Ron Paul is wacky, won't win the Republican nomination and must be giving Republican leaders a splitting headache.
It's not so much that the Houston-area congressman opposes the Civil Rights Act of 1964. Or that he believes the Civil War was a waste and that slavery could have been ended by buying slaves and setting them free. Wouldn't that have been a bailout for slave owners?
Nor is it that Paul wants to return to the gold standard, abolish the Federal Reserve, end support for Israel, pull troops out of South Korea, and doesn't mind if Iran develops nukes. Any one of those stands would be enough to raise an eyebrow. Combined, they're beyond weird.
Despite all that, Paul won't go away any time soon. Although his ideas hearken to an era that is a figment of his imagination, he reflects these Tea Party-Occupy times when angry people from the left and right seem prepared to try radically new politics.
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Four years ago, energetic outsiders entered politics by embracing Paul's politics and raised a ton of money for him in innovative ways. If anything, his support is stronger this time.
Polls point to the possibility that Paul could eke out a win in the Iowa caucus on Tuesday, though in the end, I suspect caucus-goers will come to their senses. But that won't be the end of Paul's candidacy.
Second-tier candidates will drop out after Iowa and New Hampshire's primary the following week. But Paul's organization could carry him, perhaps even to the June primary in California, where he maintains a significant base of support.
Paul won California Republican Party's straw poll at the September convention in Los Angeles and has raised more money for his candidacy from California, $792,000, than any other state.
Coinciding with his rise in the polls, Republicans have gone about trying to muddy him up. Former Utah Gov. Jon Huntsman, for one, aired an Internet ad quoting Paul's bizarre newsletter, while a fast-growing Twitter feed, RP_Newsletter, took to reprinting rantings from the newsletter, which circulated through the early 1990s.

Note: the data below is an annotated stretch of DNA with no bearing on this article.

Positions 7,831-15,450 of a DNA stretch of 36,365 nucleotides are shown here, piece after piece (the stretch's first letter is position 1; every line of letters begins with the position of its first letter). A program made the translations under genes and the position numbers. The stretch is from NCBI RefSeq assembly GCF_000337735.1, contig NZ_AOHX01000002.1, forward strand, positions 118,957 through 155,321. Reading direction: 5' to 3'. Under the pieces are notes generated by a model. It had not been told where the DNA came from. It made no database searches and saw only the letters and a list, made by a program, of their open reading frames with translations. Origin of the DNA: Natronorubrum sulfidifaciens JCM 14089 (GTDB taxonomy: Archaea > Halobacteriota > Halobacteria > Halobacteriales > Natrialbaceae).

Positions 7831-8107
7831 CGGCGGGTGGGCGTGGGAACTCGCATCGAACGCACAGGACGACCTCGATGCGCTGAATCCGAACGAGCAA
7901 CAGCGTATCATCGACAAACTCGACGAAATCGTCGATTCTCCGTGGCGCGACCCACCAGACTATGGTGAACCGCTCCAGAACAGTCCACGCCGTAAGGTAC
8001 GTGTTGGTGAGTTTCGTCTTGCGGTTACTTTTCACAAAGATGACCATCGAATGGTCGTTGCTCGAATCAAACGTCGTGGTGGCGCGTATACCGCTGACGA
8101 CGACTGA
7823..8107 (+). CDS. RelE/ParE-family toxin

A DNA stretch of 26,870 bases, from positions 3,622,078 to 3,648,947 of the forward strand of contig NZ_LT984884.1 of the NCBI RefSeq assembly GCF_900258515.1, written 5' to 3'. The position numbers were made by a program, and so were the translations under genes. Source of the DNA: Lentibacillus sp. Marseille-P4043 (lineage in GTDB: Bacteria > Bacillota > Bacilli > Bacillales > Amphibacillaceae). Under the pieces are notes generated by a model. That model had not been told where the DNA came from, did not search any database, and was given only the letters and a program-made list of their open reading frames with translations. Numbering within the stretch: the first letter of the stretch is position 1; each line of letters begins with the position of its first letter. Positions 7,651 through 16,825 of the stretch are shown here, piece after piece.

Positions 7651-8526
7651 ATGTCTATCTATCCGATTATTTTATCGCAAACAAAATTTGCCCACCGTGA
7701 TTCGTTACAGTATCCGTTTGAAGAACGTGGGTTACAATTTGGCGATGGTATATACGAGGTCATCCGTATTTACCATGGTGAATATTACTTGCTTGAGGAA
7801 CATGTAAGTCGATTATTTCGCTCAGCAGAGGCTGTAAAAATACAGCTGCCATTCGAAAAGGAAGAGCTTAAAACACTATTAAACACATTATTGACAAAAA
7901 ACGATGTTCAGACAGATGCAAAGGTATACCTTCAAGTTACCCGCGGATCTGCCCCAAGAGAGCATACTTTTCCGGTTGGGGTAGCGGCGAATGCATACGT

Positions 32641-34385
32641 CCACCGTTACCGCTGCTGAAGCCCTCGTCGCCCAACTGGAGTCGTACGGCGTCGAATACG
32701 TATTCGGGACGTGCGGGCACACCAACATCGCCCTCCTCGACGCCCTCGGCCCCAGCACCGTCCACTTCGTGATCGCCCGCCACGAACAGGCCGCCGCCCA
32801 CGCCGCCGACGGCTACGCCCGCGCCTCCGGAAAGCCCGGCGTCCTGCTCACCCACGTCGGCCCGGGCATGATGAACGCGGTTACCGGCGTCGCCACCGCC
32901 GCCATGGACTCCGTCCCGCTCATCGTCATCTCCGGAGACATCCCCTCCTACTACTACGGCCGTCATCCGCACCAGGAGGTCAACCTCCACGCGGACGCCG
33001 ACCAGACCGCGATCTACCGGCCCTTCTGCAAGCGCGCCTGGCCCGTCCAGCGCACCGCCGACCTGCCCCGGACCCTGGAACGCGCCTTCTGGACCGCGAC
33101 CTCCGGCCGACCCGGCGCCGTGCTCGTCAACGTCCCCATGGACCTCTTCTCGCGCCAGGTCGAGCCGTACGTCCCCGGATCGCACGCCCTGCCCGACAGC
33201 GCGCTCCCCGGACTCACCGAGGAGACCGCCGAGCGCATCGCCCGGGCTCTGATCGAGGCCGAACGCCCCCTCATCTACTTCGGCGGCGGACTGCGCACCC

"I have unmasked the plot for world government, world money and world central banking," reads one tweet from his newsletter.
"If you have ever been robbed by a black teenaged male, you know how unbelievably fleet of foot they can be," reads another.
And this racist line, written after the 1992 riot in Los Angeles, "Order was only restored in LA when it came time for the blacks to pick up their welfare checks."
Paul explains it away by claiming he didn't know about the passages. But there is no good answer. Either he wrote and approved the newsletters, which went out under his name, or he had no clue what was in the newsletters, which went out under his name. It's bad either way.
Paul's supporters seem unfazed.
"They can play their stinking games," said Chris Rufer, a Libertarian who runs a tomato packing company in the Sacramento region and donated $2,500 to Paul.
As they rip Paul, Republicans should be mindful of the Paulistas. Although he says he won't mount an independent candidacy if (when) he fails to secure the GOP nomination, there is nothing to stop him or, for that matter, his son, Sen. Rand Paul, R-Ky., from going rogue.
An independent candidacy could be easier to wage in 2012 than ever before, thanks to Americans Elect, the well-funded organization that is securing space on ballots in all 50 states for a third major presidential candidate. Its concept of using the Internet to nominate a candidate is tailor-made for Paul's well-organized and intense supporters.
"There is absolutely nothing to preclude him from running," Americans Elect spokeswoman Ileana Wachtel said in an email.
Shawn Steel is a former California Republican Party chairman, who voted for Paul when he was Libertarian presidential candidate in 1988. Steel also recalls Ross Perot's candidacy in 1992, and how it helped elect Bill Clinton. He assumes that an independent Paul candidacy could help re-elect Barack Obama.
"I'm desperately focused on keeping Ron Paul happy and in our party," said Steel, who is on the committee that drafts the Republican Party's platform.
Not to say Steel supports Paul. Paul's foreign policy view "is one of the strangest things I've ever seen in politics," and his claim that the United States is imperialist is "cockeyed" and "destructive," Steel said.
But Steel also notes, in only a slight exaggeration, that when Paul's supporters are in a room, they tend to lower the average age of Republican voters by 20 years.
"We need to keep them. It is called coalition building. We need all sizes and shapes," Steel said.
Paul shouldn't win in Iowa on Tuesday and probably won't. If he does pull off a victory, however, it would illustrate how far the GOP has veered beyond the mainstream. That could only help Obama. Therein lays the Republican Party's dilemma. To beat Obama, the GOP likely will need Paul, wacky though he is, and his supporters.